by Lindsay Beyerstein
How our blog got its name
Sidney Hillman was a powerful national figure during the Great Depression, a key supporter of the New Deal, and a close ally of President Franklin D. Roosevelt.
When the rumor spread that President Roosevelt ordered his party leaders to “clear it with Sidney” before announcing Harry S. Truman as his 1944 running mate, conservative critics turned on the phrase, trumpeting it as proof that the president was under the thumb of “Big Labor.”
Over the years, the phrase lost its sting and became a testament to Hillman's influence.
It's hard to imagine a labor leader wielding that kind clout today, but we like the idea—and we hope Sidney would give thumbs up to our blog.
Tim Dickinson on Roger Ailes and Fox News
Over the past few days, Fox News has launched an all-out offensive against the tax-exempt status of the liberal think tank Media Matters, which specializes in tracking and critiquing Fox and other conservative media outlets. Over the past few days, Fox has aired more than 30 segments demanding that Media Matters lose its tax-exempt status. The Fox Nation website even allows visitors to send canned complaints to the IRS with the click of a mouse.
Fox's central argument is that Media Matters is engaging in prohibited political activity by accusing Fox of being the voice of the Republican Party. The tax code stipulates that tax-exempt organizations must deal only in statements supported by fact. Fox and its allies maintain that Media Matters has no factual basis to claim that Fox is the voice of the Republican Party.
Last month, Rolling Stone published a fascinating and deeply-reported feature on Fox News and its bombastic, crusading chairman, Roger Ailes.
Tim Dickinson tracks Ailes career as GOP media consultant from his stint as Richard Nixon's television guru to the campaigns of Ronald Reagan and George H.W. Bush. Ailes officially retired from politics in 1991. As Dickinson tells it, Ailes' penchant for race-baiting tactics, including the infamous Willie Horton ads, eventually tarnished his image. Ailes joined forces with Rupert Murdoch to start Fox News in 1996.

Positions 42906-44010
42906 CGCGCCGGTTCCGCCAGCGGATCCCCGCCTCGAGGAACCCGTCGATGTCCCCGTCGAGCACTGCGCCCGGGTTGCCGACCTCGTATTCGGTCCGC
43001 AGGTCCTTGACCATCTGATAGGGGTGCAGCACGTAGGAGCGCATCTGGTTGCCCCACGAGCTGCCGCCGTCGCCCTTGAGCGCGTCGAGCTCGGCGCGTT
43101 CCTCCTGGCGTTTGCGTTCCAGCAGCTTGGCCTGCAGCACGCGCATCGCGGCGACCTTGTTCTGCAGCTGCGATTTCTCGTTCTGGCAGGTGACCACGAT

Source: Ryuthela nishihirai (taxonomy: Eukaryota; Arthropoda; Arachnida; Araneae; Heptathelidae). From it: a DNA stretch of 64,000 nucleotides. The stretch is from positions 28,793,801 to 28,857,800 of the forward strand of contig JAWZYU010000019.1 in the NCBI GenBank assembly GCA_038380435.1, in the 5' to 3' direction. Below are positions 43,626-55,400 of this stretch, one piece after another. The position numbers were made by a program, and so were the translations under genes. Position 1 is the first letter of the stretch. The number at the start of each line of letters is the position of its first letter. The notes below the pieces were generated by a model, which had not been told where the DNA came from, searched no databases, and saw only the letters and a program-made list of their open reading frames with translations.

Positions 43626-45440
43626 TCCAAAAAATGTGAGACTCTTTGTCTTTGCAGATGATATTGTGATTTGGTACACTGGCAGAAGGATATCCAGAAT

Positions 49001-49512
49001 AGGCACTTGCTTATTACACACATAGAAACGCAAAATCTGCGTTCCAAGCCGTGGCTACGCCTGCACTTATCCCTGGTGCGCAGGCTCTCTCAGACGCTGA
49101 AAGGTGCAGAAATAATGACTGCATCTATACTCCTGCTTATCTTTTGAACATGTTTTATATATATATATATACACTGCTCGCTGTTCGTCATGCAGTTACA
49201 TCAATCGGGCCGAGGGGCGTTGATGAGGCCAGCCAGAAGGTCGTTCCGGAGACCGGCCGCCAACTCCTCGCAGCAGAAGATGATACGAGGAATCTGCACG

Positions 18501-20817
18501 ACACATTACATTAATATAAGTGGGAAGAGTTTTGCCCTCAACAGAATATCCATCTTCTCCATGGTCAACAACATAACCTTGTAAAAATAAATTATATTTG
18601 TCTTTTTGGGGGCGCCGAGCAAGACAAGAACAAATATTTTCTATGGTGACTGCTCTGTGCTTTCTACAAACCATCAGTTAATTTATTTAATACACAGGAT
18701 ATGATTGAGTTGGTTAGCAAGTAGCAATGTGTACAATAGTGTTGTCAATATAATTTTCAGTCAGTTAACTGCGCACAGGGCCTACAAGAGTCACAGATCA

Ailes is the father of the political infomercial. As Ailes later said in an interview, he was determined to bypass the media to bring Nixon's message directly to the public. To that end, he created a traveling televised roadshow that produced prefab "town meetings" with handpicked voters lobbing softball questions at the candidate. The campaign paid to broadcast these programs in local media markets. Ailes swears he got out of politics, but the infomercial model lives on at Fox News.
Dickinson goes on to describe how Ailes has transformed Fox News into an incredibly powerful fundraising and campaign platform for favored GOP candidates:
[...] Ailes has not simply been content to shift the nature of journalism and direct the GOP’s message war. He has also turned Fox News into a political fundraising juggernaut. During her Senate race in Delaware, Tea Party darling Christine O’Donnell bragged, “I’ve got Sean Hannity in my back pocket, and I can go on his show and raise money.” Sharron Angle, the Tea Party candidate who tried to unseat Harry Reid in Nevada, praised Fox for letting her say on-air, “I need $25 from a million people – go to SharronAngle.com and send money.” Completing the Fox-GOP axis, Karl Rove has used his pulpit as a Fox News commentator to promote American Crossroads, a shadowy political group he founded, promising that the money it raised would be put “to good use to defeat Democrats who have supported the president’s agenda.”
But the clearest demonstration of how Ailes has seamlessly merged both money and message lies in the election of John Kasich, a longtime Fox News contributor who eked out a two-point victory over Democrat Ted Strickland last November to become governor of Ohio. While technically a Republican, Kasich might better be understood as the first candidate of the Fox News Party. “The question is no longer whether Fox News is an arm of the GOP,” says Burns, the network’s former media critic, “but whether it’s becoming the torso instead.”
Ailes' genius, in Dickinson's view, is that he's turned propaganda into an incredibly profitable business. In an amazing bit of media alchemy, he makes a fortune by giving away free political advertising.
At a time when news organizations are struggling, Fox News broadcasts its conservative message to 100 million American households while sustaining profit margins greater than 50%.
To claim that any non-party organization is "the voice of" a political party is to speak metaphorically. However, Media Matters' rhetoric is based on solid facts about the intimate links between Fox News and the GOP. Dickinson's reporting suggests that the metaphor is apt.
However, given Fox's role as kingmaker and gatekeeper for Republican electoral politics, it might be even more apt to say that the GOP is the voice of Fox News.